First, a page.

“Further, it isn’t clear to us how this system would interact with the existing domestic and non-domestic waste systems. Where would such a scheme leave the significant investment that has been made in comprehensive kerbside recycling in recent years?

“Aside from these practical worries, this is not the right time to be drawing up plans to increase small retailers’ costs and eat up more of their time with new regulations.

“With inflation on the increase, the high street under pressure and margins squeezed, you need to ask whether this really is the right priority to be pursuing.”

Ewan MacDonald-Russell, SRC head of policy and external affairs, said: “Scottish retailers face an incredibly uncertain economic situation right now.

“That has been exacerbated by the Scottish Government’s unwelcome and unhelpful decision to continue investigating this unnecessary, anachronistic, and expensive deposit proposal.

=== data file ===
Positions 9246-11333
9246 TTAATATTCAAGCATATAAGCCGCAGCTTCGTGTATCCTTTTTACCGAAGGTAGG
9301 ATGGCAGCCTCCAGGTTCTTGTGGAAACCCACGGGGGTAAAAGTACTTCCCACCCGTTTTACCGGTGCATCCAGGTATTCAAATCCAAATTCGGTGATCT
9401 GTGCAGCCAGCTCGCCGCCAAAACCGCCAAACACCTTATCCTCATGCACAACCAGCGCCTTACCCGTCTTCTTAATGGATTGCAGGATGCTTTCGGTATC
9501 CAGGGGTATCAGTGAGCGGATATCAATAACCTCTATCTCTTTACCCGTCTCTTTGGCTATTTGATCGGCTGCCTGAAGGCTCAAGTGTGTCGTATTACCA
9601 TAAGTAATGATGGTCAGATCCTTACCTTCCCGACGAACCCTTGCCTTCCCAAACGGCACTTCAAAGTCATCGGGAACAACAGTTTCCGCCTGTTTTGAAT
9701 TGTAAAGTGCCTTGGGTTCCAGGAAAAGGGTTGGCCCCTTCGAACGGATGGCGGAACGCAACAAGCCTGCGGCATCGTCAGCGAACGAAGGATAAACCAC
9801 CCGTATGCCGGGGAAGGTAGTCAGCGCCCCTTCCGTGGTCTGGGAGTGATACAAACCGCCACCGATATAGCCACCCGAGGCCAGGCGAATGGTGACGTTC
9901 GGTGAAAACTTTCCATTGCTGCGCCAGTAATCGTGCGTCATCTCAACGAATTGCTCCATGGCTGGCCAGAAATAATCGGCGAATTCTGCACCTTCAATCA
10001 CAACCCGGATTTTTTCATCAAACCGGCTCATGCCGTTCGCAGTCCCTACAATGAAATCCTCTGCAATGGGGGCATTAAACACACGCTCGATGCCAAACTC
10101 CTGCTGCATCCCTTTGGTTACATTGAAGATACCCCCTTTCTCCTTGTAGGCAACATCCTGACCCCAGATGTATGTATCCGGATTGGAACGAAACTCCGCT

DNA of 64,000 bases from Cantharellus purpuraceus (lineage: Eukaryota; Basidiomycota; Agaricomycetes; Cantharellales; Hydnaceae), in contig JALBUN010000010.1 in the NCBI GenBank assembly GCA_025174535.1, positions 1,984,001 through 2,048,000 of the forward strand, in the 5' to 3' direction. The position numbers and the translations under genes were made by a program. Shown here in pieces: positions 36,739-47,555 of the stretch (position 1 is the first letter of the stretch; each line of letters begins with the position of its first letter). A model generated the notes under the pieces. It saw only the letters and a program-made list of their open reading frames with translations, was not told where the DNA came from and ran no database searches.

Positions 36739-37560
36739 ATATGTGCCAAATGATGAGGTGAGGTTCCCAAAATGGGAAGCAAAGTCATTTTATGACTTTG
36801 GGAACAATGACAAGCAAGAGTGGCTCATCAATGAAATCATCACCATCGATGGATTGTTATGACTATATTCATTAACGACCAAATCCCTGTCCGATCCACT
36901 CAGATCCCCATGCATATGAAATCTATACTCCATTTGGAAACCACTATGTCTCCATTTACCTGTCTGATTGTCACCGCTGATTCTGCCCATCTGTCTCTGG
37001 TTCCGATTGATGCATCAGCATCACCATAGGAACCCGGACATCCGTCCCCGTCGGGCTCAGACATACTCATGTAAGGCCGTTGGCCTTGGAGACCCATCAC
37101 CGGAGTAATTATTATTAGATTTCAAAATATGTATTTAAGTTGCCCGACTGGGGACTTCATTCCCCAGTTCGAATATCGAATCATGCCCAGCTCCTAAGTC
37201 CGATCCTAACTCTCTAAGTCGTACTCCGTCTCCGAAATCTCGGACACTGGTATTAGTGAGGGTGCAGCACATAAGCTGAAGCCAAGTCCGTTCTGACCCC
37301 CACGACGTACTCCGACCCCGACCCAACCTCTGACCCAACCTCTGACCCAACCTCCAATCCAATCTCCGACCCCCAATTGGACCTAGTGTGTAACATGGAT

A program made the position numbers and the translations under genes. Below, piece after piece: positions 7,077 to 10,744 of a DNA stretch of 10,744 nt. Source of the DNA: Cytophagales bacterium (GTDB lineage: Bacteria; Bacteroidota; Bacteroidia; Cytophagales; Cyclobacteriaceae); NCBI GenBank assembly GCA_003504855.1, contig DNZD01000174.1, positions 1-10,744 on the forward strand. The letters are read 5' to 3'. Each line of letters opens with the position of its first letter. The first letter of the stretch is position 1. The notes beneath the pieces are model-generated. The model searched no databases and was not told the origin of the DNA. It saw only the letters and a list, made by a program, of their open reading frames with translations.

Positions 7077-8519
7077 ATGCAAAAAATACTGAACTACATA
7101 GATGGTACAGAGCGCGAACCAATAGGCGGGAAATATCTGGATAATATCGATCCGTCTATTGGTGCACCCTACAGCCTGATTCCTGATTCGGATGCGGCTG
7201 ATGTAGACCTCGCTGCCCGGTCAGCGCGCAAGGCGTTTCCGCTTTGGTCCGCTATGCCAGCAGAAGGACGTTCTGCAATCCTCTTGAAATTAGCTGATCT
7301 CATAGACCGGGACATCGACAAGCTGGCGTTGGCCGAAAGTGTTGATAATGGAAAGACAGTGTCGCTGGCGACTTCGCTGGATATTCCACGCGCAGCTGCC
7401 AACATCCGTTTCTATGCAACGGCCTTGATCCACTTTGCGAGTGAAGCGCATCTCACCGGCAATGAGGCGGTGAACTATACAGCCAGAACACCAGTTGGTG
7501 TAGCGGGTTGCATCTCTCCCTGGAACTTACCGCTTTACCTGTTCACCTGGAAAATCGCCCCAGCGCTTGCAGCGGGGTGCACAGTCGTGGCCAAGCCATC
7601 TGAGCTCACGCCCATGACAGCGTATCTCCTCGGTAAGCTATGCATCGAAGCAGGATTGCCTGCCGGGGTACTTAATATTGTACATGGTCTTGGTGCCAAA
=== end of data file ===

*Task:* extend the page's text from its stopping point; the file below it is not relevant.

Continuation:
“Further investigation won’t change the facts. We know consumers will be hit up front with a higher initial cost for every drinks container – a cost which is never recovered due to the necessity to buy further drinks.

“That cost is increased every time a customer is unable to return a drinks container to a store, which will add up to tens of millions each year.

“We know this scheme will be hugely expensive for retailers, costing tens of millions to install reverse vending machines, cannibalising profitable floor space for unprofitable waste machines, disrupting operations and hugely inconveniencing customers.

“In fact, the costs are clear. What is still uncertain is whether such a scheme will significantly improve overall recycling rates.

“The Scottish government should be focusing on delivering the Household Recycling Charter and making a success of our existing kerbside recycling system. It’s a pity they’ve fumbled the chance to toss this unfair, outdated concept into the rubbish bin.”

> The FSB has also criticised local authorities over what it calls “badly managed local parking facilities”, arguing that they are hampering efforts to turn around Scotland’s high streets.